Review: New “DuckTales” Is A Satisfying Update On A Classic


I grew up watching the original DuckTales in the late 1980s, and it truly set a new standard, in terms of quality and entertainment value, for animated American televsion Back then, outside of the brief run of Mighty Mouse: The New Adventures and the Sunbow cartoons (G.I. Joe: A Real American Hero, Jem and the Holograms, and Transformers), children’s cartoons were a bit of a wasteland.

Then came DuckTales in 1987, which successfully adapted the Disney style of animation and high adventure for the small screen. It set off a revolution in cartoon programming, and became an instant classic. We’ve come a long way since then—with probably more quality animated TV shows (for kids and adults) on the air than ever before. Has the new DuckTales—which has just debuted on Disney XD—kept up with the times, and can it compete in a market already saturated by high-profile cartoons?


The first episode opens on a harried Donald Duck (Tony Anselmo, who has been voicing Donald since 1985), who is trying to get ready for a job interview while his three precocious nephews Huey (Danny Pudi), Dewey (Ben Schwartz), and Louie (Bobby Moynihan) try to get him out of the house. Donald is wise to their shenanigans, and drives them to the mansion of their reclusive Uncle Scrooge (voiced by David Tennant) to keep them out of trouble.

Shoved into a locked room and forced to play marbles, the nephews break out, meet the equally precocious Webby (Kate Micucci), and accidentally start trouble in a garage full of Scrooge’s weird treasures and artifacts. Finally acknowledging his nephews, Scrooge sets off to make things right again—and realizes in the process that he has missed his adventures.

A striking comic book-inspired update on the old opening credits, complete with classic theme-song, breaks up the two halves of the episode. When we come back, the DuckTales team is now almost completely assembled (Launchpad McQuack, voiced by Saturday Night Live’s Beck Bennett, now on board). They head for the lost city of Atlantis, and are confronted by Scrooge’s arch-rival Glomgold (whom a clueless Donald is now in the employ of). Danger and excitement ensues, and the DuckTales gang ends up saving the day.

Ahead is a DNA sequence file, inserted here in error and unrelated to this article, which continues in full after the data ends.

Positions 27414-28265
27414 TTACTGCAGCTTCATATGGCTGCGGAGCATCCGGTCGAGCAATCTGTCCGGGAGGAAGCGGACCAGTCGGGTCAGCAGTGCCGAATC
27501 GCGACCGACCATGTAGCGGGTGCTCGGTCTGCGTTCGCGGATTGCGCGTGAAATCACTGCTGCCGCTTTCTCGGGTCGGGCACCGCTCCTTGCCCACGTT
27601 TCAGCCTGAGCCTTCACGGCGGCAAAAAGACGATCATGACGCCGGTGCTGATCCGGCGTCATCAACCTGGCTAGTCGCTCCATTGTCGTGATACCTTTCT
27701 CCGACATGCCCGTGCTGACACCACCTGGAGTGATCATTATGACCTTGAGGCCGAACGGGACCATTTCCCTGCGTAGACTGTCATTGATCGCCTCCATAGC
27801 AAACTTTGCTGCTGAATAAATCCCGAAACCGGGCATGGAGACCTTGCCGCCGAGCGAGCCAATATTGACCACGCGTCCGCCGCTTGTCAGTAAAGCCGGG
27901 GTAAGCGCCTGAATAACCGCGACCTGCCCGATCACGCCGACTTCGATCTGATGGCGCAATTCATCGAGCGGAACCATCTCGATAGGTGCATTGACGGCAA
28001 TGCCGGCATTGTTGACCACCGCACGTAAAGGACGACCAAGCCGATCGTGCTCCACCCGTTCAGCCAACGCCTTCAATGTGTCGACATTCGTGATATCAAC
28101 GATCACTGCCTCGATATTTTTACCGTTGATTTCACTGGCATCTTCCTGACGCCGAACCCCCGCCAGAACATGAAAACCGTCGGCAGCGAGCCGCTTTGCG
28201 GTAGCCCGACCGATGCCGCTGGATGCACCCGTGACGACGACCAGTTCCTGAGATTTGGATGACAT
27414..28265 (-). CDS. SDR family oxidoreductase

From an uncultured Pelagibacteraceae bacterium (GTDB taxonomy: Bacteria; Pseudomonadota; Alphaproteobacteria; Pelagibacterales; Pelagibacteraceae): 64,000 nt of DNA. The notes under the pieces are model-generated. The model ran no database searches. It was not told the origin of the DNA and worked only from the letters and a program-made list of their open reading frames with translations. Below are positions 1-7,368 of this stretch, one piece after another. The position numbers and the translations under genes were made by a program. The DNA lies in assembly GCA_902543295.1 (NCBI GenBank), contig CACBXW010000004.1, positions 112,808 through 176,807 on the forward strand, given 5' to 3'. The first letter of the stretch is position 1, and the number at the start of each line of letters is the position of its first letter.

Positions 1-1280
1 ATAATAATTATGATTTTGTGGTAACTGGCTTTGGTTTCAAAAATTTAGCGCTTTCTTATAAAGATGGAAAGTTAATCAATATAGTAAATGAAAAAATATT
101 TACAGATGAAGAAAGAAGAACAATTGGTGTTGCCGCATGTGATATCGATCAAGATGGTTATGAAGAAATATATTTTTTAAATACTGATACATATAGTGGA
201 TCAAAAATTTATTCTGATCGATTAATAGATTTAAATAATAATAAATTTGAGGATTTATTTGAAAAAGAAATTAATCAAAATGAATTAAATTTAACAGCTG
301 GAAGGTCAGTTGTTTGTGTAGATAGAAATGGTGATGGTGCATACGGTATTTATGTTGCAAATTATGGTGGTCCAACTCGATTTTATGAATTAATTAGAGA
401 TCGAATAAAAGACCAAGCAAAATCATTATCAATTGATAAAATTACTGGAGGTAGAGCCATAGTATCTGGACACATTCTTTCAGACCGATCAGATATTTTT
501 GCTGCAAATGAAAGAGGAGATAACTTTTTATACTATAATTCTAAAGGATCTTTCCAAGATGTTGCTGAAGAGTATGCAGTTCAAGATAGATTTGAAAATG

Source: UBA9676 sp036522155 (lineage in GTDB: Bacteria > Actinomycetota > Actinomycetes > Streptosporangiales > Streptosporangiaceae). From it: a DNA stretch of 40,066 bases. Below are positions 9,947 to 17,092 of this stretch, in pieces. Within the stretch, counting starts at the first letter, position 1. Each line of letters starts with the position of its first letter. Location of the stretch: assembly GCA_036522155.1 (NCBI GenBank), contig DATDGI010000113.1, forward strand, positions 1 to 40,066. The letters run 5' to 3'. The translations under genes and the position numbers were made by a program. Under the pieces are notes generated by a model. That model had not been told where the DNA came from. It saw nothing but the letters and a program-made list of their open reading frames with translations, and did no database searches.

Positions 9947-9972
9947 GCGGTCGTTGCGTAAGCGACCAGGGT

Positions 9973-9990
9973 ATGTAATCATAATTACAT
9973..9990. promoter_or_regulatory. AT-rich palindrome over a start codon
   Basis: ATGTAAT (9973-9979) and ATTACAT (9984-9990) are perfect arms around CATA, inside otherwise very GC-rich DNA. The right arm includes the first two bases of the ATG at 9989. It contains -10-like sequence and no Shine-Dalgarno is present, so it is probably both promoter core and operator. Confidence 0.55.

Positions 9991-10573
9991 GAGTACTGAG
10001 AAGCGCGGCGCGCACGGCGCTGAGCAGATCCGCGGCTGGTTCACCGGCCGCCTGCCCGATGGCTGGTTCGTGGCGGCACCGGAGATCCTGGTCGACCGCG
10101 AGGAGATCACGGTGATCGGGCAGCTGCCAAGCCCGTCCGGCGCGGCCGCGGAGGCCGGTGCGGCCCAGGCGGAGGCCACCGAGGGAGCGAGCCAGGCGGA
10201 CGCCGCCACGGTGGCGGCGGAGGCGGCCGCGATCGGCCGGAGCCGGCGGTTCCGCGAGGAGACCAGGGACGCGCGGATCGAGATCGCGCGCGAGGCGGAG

Watching the gruff, headstrong, smart, and extremely formidable Scrooge McDuck, there was one character from a different currently popular cartoon that came to mind—Rick Sanchez from Rick & Morty. Think about it—an older and mysterious family member suddenly comes into the lives of his young relatives, bringing them (perhaps somewhat irresponsibly) into Great Adventure. Like Rick, he keeps his fantastic artifacts and gizmos in his garage, and like Rick, he has the milquetoast annoying parental figure of the children warning him not to get them into mischief and danger—that’s right, Donald is the “Jerry” of the new DuckTales!


But there is also a very strong Gravity Falls influence here as well, not just in tone but in the slightly more arcane and “conspiratorial” nature of the various “mysteries” and their artifacts. Webby is, in some ways, reminiscent of Mabel from that series, but certainly has her own unique characterization as well. And of course…Gravity Falls itself was very reminiscent of the original DuckTales!

The style of the animation is very graphically distinct, paying homage to its comic book roots—all the way down to Ben-Day dots used as accents in the art. Colors are “flat” (in terms of texture and depth) but vibrant, and the entire display is quite in contrast to the attempts at “hyper-realism” made by many CGI cartoons today. An interesting touch are the images of old paintings on Scrooge’s walls, which are rendered in a far more traditionally illustrated style—recalling the work of Carl Barks in the original Uncle Scrooge comics.

DuckTales should be a treat for young and old alike—capturing the sense of humor and adventure of contemporary children’s animation, but not as trippy as say Gravity Falls or Adventure Time (well, except for the part with the “Man-Horse” in the first episode). In a way, it has sort of come full-circle since the original in the Eighties…having thirty years (good Lord! Has it been that long?) of animation to be inspired by along the way.